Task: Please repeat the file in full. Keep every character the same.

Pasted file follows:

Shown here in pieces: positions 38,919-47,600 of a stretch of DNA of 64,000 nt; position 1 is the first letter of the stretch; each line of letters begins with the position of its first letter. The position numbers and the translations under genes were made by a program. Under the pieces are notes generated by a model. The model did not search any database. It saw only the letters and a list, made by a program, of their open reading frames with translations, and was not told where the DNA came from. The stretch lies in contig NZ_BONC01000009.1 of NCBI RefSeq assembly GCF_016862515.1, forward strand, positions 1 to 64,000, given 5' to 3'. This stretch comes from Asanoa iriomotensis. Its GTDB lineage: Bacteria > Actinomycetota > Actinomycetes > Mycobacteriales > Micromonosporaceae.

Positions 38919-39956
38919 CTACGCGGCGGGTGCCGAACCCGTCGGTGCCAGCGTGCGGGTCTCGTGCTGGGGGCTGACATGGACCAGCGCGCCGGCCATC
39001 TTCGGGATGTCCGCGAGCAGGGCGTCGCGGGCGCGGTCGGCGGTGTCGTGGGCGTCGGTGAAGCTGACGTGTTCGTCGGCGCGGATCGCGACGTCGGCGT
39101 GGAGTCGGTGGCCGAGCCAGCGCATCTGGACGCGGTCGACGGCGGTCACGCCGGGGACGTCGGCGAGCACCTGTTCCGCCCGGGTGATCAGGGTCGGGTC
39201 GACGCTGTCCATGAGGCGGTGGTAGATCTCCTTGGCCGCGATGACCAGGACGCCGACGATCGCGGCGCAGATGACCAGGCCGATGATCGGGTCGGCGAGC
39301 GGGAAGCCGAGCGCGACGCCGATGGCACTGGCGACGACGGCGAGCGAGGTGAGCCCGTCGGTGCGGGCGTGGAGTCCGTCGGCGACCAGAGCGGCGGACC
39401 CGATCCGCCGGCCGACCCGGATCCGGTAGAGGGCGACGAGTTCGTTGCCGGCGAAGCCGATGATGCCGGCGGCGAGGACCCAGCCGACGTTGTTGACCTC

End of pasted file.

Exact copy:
Shown here in pieces: positions 38,919-47,600 of a stretch of DNA of 64,000 nt; position 1 is the first letter of the stretch; each line of letters begins with the position of its first letter. The position numbers and the translations under genes were made by a program. Under the pieces are notes generated by a model. The model did not search any database. It saw only the letters and a list, made by a program, of their open reading frames with translations, and was not told where the DNA came from. The stretch lies in contig NZ_BONC01000009.1 of NCBI RefSeq assembly GCF_016862515.1, forward strand, positions 1 to 64,000, given 5' to 3'. This stretch comes from Asanoa iriomotensis. Its GTDB lineage: Bacteria > Actinomycetota > Actinomycetes > Mycobacteriales > Micromonosporaceae.

Positions 38919-39956
38919 CTACGCGGCGGGTGCCGAACCCGTCGGTGCCAGCGTGCGGGTCTCGTGCTGGGGGCTGACATGGACCAGCGCGCCGGCCATC
39001 TTCGGGATGTCCGCGAGCAGGGCGTCGCGGGCGCGGTCGGCGGTGTCGTGGGCGTCGGTGAAGCTGACGTGTTCGTCGGCGCGGATCGCGACGTCGGCGT
39101 GGAGTCGGTGGCCGAGCCAGCGCATCTGGACGCGGTCGACGGCGGTCACGCCGGGGACGTCGGCGAGCACCTGTTCCGCCCGGGTGATCAGGGTCGGGTC
39201 GACGCTGTCCATGAGGCGGTGGTAGATCTCCTTGGCCGCGATGACCAGGACGCCGACGATCGCGGCGCAGATGACCAGGCCGATGATCGGGTCGGCGAGC
39301 GGGAAGCCGAGCGCGACGCCGATGGCACTGGCGACGACGGCGAGCGAGGTGAGCCCGTCGGTGCGGGCGTGGAGTCCGTCGGCGACCAGAGCGGCGGACC
39401 CGATCCGCCGGCCGACCCGGATCCGGTAGAGGGCGACGAGTTCGTTGCCGGCGAAGCCGATGATGCCGGCGGCGAGGACCCAGCCGACGTTGTTGACCTC